Edited by Sim

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George Takei just replied to Braga's comment :

Brannon Braga - If I was going to do a prequel series, I would've done "Star Trek: Excelsior". You still could. George Takei #StarTrek CBS

LOL

I think Ron Moore's critique of VOY was spot on. Could have been so better if they didn't turn on the energy-sucking holodeck and blew up a shuttlecraft--to no consequence--every other episode. In many ways Galactica was MOore version of VOY - gritty, realistic, dramatic..

Have said that there is still episodes that I love in seasons 4-6 of VOY. Timeless, Message in a Bottle, Pathfinder, Relativity, Someone to Watch Over Me, Dragon's Teeth, Dark Frontier, you name it.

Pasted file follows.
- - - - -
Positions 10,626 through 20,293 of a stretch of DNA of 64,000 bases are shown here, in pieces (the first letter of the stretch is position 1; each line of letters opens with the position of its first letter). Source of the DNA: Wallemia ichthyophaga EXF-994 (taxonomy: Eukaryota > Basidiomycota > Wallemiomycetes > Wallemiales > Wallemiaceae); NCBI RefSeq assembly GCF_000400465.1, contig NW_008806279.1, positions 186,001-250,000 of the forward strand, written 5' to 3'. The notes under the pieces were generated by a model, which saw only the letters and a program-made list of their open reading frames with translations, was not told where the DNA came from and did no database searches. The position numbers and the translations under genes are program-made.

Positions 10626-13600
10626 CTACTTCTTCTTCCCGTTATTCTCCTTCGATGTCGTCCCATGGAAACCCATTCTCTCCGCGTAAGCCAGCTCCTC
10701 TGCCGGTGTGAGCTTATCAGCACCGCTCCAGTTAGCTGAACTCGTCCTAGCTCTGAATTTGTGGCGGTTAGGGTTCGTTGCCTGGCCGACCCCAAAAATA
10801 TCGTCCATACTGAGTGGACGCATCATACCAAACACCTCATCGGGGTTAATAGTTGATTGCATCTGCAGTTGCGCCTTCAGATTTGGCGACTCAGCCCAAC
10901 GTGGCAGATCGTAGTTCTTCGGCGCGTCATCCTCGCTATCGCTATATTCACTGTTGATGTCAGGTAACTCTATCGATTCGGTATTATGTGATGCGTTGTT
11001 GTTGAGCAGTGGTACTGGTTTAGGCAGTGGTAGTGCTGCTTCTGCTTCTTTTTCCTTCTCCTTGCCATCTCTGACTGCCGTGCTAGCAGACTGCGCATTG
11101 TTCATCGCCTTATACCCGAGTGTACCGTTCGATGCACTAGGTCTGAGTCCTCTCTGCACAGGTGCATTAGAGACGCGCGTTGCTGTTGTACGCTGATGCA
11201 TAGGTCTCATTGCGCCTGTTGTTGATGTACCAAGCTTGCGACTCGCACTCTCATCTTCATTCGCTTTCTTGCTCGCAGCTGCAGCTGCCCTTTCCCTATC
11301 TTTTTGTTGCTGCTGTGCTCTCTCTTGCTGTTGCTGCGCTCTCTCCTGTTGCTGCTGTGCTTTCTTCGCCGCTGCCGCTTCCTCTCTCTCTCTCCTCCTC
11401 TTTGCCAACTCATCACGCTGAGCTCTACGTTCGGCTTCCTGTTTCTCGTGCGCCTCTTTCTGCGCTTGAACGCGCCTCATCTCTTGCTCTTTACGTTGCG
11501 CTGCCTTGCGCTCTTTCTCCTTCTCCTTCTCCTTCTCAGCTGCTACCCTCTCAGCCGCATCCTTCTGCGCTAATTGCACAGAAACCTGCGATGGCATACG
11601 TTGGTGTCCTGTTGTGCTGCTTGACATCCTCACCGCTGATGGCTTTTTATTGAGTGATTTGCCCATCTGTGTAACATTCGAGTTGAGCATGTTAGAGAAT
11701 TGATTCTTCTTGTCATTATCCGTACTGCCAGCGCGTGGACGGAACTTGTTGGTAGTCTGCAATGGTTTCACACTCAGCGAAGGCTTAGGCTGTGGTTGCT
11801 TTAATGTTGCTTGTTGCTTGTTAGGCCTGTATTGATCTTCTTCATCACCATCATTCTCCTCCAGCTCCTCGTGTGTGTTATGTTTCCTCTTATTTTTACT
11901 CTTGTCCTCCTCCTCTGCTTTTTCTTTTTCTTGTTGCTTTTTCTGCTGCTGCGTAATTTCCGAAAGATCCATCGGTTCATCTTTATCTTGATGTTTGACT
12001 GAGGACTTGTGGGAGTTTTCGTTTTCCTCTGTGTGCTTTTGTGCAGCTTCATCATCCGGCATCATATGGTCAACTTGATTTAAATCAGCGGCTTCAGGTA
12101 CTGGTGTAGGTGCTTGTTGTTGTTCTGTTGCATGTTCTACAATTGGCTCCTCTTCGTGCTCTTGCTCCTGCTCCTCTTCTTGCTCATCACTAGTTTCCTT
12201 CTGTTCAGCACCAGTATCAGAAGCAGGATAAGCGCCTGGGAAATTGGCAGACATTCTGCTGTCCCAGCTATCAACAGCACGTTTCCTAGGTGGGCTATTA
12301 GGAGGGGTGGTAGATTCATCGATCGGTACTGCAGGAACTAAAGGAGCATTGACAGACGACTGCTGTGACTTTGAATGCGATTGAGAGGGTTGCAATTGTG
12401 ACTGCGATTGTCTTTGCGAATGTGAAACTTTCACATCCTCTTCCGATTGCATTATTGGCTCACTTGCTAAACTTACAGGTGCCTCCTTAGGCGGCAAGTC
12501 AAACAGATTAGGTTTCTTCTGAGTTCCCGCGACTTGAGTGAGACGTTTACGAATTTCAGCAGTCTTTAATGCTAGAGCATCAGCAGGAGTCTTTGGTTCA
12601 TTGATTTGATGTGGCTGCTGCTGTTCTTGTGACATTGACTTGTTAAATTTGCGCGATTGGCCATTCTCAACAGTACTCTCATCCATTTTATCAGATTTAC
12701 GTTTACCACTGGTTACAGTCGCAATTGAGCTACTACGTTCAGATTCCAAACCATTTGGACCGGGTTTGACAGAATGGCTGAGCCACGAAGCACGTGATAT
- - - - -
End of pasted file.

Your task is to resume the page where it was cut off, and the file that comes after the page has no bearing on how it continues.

Gus

 

Edited by GustavoLeao

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kenman   

Voyager was a mess.  Seven's introduction helped things at first, but even by the end of her first season it was back to the same old tricks that left me disinterested.  The show just didn't focus enough on characters...beyond Seven. And Enterprise's first 2 seasons remain boring and messy to me, the third ambitious but doesn't maintain it's stride for the whole run (and the kind of story it wanted to tell was being consistently bested by Braga's former writing partner on BSG at the same time). If season 4 had been the first year?  I think the show could've grown into something special.  Even Braga admitted that the fourth season should've been the first.